ABOUT BLEEDING PINES OF TURPENTINE
Southern Pines is a town named for its forest. In its heart is the oldest surviving remnant of a once 90 million acre forest of longleaf pines that covered the Southeastern Coastal
Plain, many of the trees marked with V-shaped cuts made by former slaves or their descendants to let loose the flow of sap collected for turpentine. Hundreds of the trees remain in the
Weymouth section, more than in any other town in America. The age-old tale about the woman who saved them from the axe is the inspiration for Bleeding Pines of Turpentine,
a multi-arts performance that tells the story of the trees and how they have been marked in a way that marks the people who live there.
Based on a narrative written, directed and produced by Ray Owen, the performance utilizes dance, music, projected images and poetic monologue in a type of performance art known as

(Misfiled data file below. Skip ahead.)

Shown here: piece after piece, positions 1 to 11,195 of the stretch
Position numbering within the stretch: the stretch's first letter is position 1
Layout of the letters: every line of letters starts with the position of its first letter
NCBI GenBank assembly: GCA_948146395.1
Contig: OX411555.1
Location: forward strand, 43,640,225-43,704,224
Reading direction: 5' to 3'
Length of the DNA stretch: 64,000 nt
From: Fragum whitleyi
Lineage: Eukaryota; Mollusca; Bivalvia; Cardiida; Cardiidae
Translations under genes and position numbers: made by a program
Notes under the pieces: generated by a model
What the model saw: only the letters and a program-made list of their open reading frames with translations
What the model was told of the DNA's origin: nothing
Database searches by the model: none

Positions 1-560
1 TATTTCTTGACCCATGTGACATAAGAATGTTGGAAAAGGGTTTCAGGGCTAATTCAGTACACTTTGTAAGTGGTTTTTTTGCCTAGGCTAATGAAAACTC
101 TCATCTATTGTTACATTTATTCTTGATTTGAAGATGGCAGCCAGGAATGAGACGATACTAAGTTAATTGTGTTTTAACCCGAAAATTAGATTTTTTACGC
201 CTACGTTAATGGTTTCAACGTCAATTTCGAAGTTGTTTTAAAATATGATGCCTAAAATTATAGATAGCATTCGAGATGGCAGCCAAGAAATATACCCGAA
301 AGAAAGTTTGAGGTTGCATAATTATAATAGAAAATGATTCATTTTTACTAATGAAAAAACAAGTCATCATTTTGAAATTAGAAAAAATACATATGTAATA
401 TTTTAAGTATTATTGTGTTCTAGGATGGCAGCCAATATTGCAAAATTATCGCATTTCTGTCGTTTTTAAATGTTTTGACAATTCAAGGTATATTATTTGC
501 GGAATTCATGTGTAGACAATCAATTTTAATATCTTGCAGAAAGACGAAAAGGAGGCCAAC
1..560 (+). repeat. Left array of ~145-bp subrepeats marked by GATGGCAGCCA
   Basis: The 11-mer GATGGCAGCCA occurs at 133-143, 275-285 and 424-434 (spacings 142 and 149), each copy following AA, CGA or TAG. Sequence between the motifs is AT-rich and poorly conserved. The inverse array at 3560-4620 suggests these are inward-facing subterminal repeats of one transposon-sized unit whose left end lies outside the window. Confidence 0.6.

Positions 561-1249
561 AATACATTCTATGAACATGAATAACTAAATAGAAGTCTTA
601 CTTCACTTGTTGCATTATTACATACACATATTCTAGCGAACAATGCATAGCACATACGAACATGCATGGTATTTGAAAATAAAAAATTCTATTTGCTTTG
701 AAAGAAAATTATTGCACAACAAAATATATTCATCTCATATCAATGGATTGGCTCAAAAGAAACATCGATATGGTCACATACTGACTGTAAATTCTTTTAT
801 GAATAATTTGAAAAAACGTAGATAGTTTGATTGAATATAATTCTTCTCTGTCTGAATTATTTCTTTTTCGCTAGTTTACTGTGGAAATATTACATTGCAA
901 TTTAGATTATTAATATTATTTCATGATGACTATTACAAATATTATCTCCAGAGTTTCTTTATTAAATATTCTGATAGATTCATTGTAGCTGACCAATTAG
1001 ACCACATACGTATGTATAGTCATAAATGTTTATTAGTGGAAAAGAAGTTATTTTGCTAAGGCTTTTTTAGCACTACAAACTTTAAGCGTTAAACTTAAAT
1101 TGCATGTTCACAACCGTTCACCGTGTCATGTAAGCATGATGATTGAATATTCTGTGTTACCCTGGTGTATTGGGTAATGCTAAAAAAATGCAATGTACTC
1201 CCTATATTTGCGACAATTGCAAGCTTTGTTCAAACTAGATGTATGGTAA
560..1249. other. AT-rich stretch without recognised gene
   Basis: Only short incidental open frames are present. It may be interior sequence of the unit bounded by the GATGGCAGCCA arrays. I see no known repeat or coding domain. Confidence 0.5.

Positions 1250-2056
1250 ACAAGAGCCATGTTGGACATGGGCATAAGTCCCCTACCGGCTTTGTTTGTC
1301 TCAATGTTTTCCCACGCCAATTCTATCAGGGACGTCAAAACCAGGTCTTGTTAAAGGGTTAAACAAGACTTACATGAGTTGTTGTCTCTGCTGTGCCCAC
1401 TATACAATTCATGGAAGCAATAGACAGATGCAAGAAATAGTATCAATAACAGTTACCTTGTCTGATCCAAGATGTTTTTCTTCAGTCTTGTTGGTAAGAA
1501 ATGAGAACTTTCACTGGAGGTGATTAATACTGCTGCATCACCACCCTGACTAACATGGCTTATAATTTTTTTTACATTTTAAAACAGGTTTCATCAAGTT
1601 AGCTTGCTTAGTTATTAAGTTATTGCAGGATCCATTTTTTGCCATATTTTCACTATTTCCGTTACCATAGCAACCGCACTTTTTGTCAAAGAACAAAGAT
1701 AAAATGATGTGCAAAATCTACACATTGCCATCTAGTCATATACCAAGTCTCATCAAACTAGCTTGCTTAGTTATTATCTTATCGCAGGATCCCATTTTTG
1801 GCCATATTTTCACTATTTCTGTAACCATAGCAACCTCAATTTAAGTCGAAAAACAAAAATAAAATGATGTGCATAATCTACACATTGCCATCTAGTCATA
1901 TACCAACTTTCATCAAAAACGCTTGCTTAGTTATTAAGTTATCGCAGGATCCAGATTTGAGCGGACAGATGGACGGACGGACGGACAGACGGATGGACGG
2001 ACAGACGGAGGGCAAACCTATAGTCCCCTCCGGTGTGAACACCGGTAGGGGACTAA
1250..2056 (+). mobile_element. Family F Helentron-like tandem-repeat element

"cultural theater." Essentially, it is a minimalist musical drama offered in celebration of the heritage of the Sandhills region. The layering of various artistic elements and
the inclusion of performers whose roots are represented by the theme anchors the story within powerful intersections. It offers a new brand for an old inheritance,
transforming this local legend into a human story of love, struggle and redemption.